Scanlon’s claim has been that his contractualism gives an account of what it is for acts to be wrong, but Parfit argues that he’s better off claiming instead that contractualist formulas describe, not wrongness itself, but one of the properties that itself non-causally makes an act wrong.  So if some act is a lying promise, then this property would make it one that couldn’t pass the non-rejectible principles test, in which case both these facts (the fact that it’s a lying promise and the fact that it can’t pass the test) are what make the act wrong.  If Scanlon’s formula thus took this form, he could (a) defend DBR, and (b) preserve our moral beliefs as valuable to moral theorizing.  The way to do so would be to insist that:

It is only while we are asking what these contractualist formulas imply that we should not appeal to our beliefs about the wrongness of any of the acts that we are considering.  We can appeal to these beliefs at a later stage, when we are deciding whether we ought to accept these formulas.  (222-223)

As I understand it, then, this revision would undermine two popular objections seen in recent years to contractualism.  On the one hand, it would undermine the aforementioned “emptiness” objection, which is that the contractualist formula (“an act is wrong just in case it fails to pass the non-rejectability test”), if “wrongness” just means “fails to pass the non-rejectability test,” simply means “an act fails to pass the non-rejectability test just in case it fails to pass the non-rejectability test.”  If, however, the Scanlonian formula is taken to give a higher-order account of wrongness, then what the formula means is simply that an act that fails the non-rejectability test is made to have another (lower-order) property of being wrong in some other non-contractualist sense.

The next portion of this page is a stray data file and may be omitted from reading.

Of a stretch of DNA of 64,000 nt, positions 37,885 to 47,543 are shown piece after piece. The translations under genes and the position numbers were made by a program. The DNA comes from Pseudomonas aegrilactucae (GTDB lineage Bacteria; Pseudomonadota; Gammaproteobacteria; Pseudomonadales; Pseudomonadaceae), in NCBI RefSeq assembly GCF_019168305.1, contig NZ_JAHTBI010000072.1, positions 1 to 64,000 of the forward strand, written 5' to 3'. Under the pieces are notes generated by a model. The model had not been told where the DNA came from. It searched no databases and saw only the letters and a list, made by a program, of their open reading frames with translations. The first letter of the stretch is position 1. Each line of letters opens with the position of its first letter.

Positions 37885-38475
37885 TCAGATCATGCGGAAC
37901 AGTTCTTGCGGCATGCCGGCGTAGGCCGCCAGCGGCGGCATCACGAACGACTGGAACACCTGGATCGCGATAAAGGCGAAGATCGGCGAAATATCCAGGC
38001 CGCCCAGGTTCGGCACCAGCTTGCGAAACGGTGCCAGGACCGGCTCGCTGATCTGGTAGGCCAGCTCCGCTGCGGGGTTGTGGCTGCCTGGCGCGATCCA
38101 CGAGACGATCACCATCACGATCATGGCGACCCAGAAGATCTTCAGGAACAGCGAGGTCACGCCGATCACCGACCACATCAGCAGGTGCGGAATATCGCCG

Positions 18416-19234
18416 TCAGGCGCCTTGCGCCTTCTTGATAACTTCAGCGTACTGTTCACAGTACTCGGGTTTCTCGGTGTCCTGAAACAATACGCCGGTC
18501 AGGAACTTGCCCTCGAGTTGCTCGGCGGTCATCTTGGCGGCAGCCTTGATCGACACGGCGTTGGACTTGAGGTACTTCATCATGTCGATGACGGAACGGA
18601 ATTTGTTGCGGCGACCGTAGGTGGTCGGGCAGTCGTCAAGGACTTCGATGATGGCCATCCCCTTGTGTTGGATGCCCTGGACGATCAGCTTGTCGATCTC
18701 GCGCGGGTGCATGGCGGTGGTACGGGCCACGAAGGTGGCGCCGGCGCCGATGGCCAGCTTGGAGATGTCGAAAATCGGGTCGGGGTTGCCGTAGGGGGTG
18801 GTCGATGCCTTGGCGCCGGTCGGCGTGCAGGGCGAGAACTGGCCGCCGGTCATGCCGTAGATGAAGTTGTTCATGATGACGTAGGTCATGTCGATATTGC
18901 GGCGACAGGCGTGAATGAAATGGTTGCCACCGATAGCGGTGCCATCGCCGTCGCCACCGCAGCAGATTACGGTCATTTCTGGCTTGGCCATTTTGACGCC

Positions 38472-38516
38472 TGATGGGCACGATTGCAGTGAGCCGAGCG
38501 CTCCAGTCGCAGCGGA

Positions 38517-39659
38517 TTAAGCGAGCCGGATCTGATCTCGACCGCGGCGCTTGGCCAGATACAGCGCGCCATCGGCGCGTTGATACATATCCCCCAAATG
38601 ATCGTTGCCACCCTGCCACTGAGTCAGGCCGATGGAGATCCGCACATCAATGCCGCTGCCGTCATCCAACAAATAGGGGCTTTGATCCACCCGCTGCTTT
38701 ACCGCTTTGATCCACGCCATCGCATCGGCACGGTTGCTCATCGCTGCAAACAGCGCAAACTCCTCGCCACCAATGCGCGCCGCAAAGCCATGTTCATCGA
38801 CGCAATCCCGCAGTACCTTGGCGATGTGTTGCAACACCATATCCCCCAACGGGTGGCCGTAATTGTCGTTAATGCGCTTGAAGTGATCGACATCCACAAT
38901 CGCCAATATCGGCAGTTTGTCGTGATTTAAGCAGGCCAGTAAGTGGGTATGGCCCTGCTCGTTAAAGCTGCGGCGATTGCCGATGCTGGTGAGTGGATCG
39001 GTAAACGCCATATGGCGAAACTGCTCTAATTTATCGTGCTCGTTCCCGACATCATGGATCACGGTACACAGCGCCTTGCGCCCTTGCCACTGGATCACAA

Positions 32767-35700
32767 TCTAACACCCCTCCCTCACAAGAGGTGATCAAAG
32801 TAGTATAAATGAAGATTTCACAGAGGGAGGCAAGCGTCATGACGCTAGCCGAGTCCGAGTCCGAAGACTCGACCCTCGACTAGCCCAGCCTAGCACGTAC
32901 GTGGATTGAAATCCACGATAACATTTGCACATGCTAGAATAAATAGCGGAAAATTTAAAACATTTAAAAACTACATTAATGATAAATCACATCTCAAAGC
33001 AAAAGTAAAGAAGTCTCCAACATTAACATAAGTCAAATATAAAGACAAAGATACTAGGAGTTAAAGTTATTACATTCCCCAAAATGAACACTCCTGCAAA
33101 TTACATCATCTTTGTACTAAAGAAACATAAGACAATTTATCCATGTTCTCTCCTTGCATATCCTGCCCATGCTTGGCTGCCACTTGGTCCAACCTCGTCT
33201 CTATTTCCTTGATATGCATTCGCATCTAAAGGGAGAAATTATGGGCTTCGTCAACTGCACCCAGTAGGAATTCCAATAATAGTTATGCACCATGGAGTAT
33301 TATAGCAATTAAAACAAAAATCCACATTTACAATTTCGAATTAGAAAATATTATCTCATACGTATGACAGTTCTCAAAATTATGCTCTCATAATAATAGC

Second (and Parfit doesn’t discuss this), it would seem to undermine the “irrelevance” objection (which came up last week in comments), which is essentially that the contractualist formula doesn’t seem to be in close enough contact to actual acts to make them wrong in the sense familiar to moral deliberation.  When I realize that some action will harm a loved one, it strikes me as wrong solely insofar as it would harm that person, and this seems on its face to have nothing to do with non-rejectability.  On Parfit’s revision, however, the fact that it would harm the loved one is what makes this act one that couldn’t pass the non-rejectability test.  But that certainly doesn’t deny that “harms a loved one” isn’t itself a wrong-making property of an act.  And the same would go for “creates uncompensated disvalue,” or “fails to maximize utility,” where these would also fail to pass the non-rejectability test.  Notice, though, that Parfit never talks here in terms of what is the fundamental wrong-making feature of actions; instead, he just says that the contractualist formula is a higher-order wrong-making property, “under which all other such properties or facts can be subsumed, or gathered” (222).  This move can thus render the contractualist formula the supreme principle of morality, without also making it the fundamental criterion of wrongness.  It gives us unity without monism.